Amanda Bringans

The fundraising profession is predominantly white and middle-class. What does this mean for the profession and what more could be done to redress the balance? Fundraising Europe interviews Amanda Bringans, chair of the UK's Institute of Fundraising and director of fundraising at the British Heart Foundation.

 

[Fundraising Europe] Why is it so important that the sector has a diverse and representative workforce?

[Amanda Bringans] The sector is made up of committed and passionate fundraisers who support the incredible work being done by the UK’s charitable sector. But it’s important for the fundraising sector to be as diverse as the communities fundraisers serve. I’m a believer that if you constantly recruit people in your own image, you’re only going to carry on getting the same results. So, being white and middle class, it’s all too easy to end up recruiting people from a similar background.

 

Having worked with organisations like VSO in the past, which has a far bigger spread in terms of the cultural and ethnic minority representation, I’ve seen what this adds to the team. A more diverse workforce is not only more inclusive, but a richer and more representative one.  It means fundraising teams will be better equipped to understand the people they support, to attract volunteer fundraisers from across the community and ultimately help charities achieve their missions.

 

And when you include different types of people, paving the way for a new, more diverse, generation of fundraisers, the more likely you will be of achieving innovative results.

 

 

In what way does the UK fundraising marketplace lack diversity?

Overall the sector is disproportionately white, university educated and middle class. We can see that there are fewer fundraisers from black, Asian and minority (BAME) ethnic groups compared to the overall sector workforce. The IoF’s research with the Barrow Cadbury Trust back in 2013 also highlighted that while there are certainly more women than men in fundraising, they are largely concentrated in junior roles. And there are relatively few fundraisers with disabilities.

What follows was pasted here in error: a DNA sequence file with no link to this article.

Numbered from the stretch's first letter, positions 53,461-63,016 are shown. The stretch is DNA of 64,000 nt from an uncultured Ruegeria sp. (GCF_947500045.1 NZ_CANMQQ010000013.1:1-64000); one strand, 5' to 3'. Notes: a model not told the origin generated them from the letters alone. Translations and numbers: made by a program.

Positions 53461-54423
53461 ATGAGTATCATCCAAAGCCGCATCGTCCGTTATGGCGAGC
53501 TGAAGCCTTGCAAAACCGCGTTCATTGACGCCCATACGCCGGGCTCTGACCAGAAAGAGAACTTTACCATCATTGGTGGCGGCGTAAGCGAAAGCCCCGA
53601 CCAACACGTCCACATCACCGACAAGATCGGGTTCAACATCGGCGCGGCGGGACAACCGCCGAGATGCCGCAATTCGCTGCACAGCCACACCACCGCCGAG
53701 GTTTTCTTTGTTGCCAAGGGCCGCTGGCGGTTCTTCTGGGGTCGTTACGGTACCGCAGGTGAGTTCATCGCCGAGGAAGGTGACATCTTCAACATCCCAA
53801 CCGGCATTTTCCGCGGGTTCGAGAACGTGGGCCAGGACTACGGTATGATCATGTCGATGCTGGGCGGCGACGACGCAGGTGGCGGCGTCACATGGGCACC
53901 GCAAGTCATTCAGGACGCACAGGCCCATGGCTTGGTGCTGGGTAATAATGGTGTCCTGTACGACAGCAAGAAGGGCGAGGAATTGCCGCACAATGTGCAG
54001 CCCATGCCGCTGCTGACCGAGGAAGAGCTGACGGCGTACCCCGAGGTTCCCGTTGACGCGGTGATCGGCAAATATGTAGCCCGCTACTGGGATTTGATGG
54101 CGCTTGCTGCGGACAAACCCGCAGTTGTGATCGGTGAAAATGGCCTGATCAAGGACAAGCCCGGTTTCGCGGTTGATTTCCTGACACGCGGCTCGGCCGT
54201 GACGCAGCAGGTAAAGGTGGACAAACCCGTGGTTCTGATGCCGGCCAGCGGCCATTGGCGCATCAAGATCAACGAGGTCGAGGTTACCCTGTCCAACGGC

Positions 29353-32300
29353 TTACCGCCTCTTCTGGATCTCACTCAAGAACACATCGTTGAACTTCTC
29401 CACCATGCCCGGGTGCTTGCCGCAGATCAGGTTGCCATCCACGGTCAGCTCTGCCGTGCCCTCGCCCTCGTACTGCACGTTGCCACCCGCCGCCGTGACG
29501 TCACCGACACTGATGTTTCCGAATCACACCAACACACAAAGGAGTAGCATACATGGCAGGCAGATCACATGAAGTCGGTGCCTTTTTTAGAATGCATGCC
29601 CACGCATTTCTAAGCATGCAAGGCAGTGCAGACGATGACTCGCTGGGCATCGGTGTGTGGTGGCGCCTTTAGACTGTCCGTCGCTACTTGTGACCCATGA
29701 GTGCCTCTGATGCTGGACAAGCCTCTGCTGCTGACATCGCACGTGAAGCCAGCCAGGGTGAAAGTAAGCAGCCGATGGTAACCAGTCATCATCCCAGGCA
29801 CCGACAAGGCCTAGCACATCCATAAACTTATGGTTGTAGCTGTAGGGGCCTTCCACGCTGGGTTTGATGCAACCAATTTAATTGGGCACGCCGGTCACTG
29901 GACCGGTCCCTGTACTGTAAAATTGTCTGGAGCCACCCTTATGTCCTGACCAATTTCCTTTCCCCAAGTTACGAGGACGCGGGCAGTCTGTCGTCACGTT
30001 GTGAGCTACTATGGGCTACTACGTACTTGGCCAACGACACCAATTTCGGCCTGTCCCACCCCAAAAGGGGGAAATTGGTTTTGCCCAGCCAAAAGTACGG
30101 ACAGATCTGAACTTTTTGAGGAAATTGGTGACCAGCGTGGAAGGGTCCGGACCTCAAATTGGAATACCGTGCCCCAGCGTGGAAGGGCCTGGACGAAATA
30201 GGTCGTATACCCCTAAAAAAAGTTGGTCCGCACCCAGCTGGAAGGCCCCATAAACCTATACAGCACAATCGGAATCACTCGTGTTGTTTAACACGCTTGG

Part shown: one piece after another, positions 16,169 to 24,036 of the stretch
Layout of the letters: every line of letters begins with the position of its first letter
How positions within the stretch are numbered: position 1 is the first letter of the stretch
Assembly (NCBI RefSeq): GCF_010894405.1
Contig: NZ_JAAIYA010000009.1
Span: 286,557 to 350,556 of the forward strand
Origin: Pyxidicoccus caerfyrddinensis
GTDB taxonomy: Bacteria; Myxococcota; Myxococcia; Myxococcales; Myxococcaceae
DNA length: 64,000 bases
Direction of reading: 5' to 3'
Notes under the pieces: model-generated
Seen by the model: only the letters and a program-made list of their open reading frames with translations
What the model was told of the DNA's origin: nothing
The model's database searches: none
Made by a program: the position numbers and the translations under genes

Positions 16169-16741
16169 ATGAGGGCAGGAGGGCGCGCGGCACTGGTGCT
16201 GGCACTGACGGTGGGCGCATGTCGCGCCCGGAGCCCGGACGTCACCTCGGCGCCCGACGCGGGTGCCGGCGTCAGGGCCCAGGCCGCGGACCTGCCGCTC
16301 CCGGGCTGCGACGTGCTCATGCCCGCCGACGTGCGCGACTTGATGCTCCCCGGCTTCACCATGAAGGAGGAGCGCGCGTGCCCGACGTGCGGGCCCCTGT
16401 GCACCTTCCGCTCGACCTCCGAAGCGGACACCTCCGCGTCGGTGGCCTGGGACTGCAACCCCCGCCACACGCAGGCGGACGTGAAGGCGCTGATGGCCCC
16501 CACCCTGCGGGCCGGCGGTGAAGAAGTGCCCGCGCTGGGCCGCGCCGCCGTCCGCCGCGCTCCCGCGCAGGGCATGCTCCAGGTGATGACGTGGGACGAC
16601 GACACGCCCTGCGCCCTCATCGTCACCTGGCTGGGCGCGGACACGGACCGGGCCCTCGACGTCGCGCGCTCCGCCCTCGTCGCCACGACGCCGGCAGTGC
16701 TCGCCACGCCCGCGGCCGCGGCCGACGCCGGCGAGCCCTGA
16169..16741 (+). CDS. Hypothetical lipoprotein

Evidence suggests that fundraisers with disabilities and those from religious or ethnic backgrounds are most likely to be found within organisations that reflect these characteristics. Sure enough, when I was on a speakers’ panel at Fundraising Live recently – a fantastic event - I looked across the room of 400 people and realised that there was only one person who seemed to be from a BAME background. Our lack of diversity is limiting the fundraising profession and we have to do more to redress the balance.

 

 

What can organisations do to address this?

People often say they want to do something about it, but it’s only once you approach diversity that you realise how challenging it is to create such a significant transformation. It will require collaboration, understanding and patience; it’s going to take time to get this right.

 

Organisations will need to evaluate and examine their own diversity and inclusion practices and systems. They need to look at how they recruit, monitor and care for staff. To question why there could be so few fundraisers from BAME backgrounds and what they could do differently to change this, such as making a blind selection of CVs when recruiting. We also need to look at what might be preventing those with protected characteristics from engaging fully in our profession. And, of course, what can we do to support them?